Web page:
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SBSC votes to expand biometric identification capabilities of Sheriffs’ Offices along southwestern border


The Southwestern Border Sheriffs’ Coalition (SBSC) voted at its annual meeting on April 3 to partner with BI2 Technologies to expand its biometric identification program and system.

BI2 Technologies will work with SBSC to improve and expand biometric identification capabilities at 31 Sheriffs’ Offices along the U.S. and Mexico border to ultimately increase border security and combat criminal activity.

SBSC — which is an IRS certified 501 charitable organization whose mission is to insure the safety and security of the country’s Southwestern border by assisting elected Sheriffs — has provided initial funding to immediately expand the capabilities while seeking additional federal funds.

BI2 is providing the system free to the Cameron County and El Paso County sheriff’s departments for three years. In addition, SBSC is seeking federal funds to cover the complete rollout, with each device costing $2,500 each year.

Following a presentation by BI2 Technologies president Sean G. Mullin, SBSC members voted unanimously for BI2 to provide all 31 U.S. sheriff’s departments along the U.S.-Mexico border with technology that combines iris-scanning with fingerprint- and facial-recognition capabilities.

“The SBSC will implement our advanced iris biometric identification technologies at Sheriff’s Offices, as well as in-the-field mobile, smartphone-based, multi-modal (iris, fingerprint and facial biometric identification) devices,” Mullin said. “These technologies will provide each Sheriff with immediate access to national, state and local criminal justice and law enforcement databases. This will enable Sheriff’s staff to positively identify previously enrolled individuals in seconds, regardless of the often fraudulent identity presented.”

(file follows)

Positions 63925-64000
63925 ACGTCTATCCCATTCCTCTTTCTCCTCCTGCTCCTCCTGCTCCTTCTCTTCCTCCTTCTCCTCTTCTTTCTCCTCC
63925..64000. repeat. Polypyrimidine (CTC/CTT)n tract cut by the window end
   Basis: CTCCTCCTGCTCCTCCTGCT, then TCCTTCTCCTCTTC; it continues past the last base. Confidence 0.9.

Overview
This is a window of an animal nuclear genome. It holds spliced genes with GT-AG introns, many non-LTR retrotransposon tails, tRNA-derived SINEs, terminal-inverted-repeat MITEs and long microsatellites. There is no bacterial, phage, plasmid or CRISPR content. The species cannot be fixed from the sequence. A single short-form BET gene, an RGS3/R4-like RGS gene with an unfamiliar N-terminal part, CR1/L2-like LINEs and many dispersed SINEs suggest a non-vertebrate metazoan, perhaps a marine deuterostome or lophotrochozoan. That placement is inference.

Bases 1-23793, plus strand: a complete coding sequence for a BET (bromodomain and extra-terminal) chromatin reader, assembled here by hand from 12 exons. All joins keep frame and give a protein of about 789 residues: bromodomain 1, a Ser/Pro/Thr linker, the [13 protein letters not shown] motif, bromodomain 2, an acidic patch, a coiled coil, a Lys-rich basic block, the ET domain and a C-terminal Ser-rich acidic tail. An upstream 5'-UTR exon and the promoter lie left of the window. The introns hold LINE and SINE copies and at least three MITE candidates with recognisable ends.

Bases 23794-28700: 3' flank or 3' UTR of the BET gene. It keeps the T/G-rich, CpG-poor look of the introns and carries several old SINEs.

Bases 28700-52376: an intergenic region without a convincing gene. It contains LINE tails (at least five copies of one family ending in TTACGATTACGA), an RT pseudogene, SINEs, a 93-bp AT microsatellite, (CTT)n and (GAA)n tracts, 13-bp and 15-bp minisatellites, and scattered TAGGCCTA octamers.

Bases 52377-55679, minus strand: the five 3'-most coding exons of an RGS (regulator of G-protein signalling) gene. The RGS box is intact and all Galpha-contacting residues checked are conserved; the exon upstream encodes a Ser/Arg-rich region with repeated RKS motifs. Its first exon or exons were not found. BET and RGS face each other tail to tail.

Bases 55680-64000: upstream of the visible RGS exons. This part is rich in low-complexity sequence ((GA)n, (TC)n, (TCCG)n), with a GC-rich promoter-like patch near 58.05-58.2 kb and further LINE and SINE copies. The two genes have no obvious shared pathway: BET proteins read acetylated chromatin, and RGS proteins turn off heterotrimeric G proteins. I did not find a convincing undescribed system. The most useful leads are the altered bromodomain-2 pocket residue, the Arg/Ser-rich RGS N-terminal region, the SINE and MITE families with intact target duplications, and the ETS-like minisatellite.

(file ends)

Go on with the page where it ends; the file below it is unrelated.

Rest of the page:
Impressed by the presentation, Cameron County Sheriff Omar Lucio said he was happy to implement BI2’s technology on a pilot basis.

Lucio said that the system, which is compatible with the records-management systems used by most sheriff’s departments, will be installed and operational in the first two counties by April 24.

He added that the system will be used in the intake/booking process, along with potential plans to use it in the field with handheld scanning devices.

The biometric identification system will provide the department with immediate access to national, state and local law-enforcement and criminal-justice databases.

“I don’t think we can go wrong with that technology. It’s just an additional tool to keep our communities safe,” Lawrence “Larry” Guerra, executive director of the SBSC, said. “The 31 Sheriffs who comprise the SBSC are literally the front-line of defense against criminal activity along the southwest U.S. border with Mexico.”

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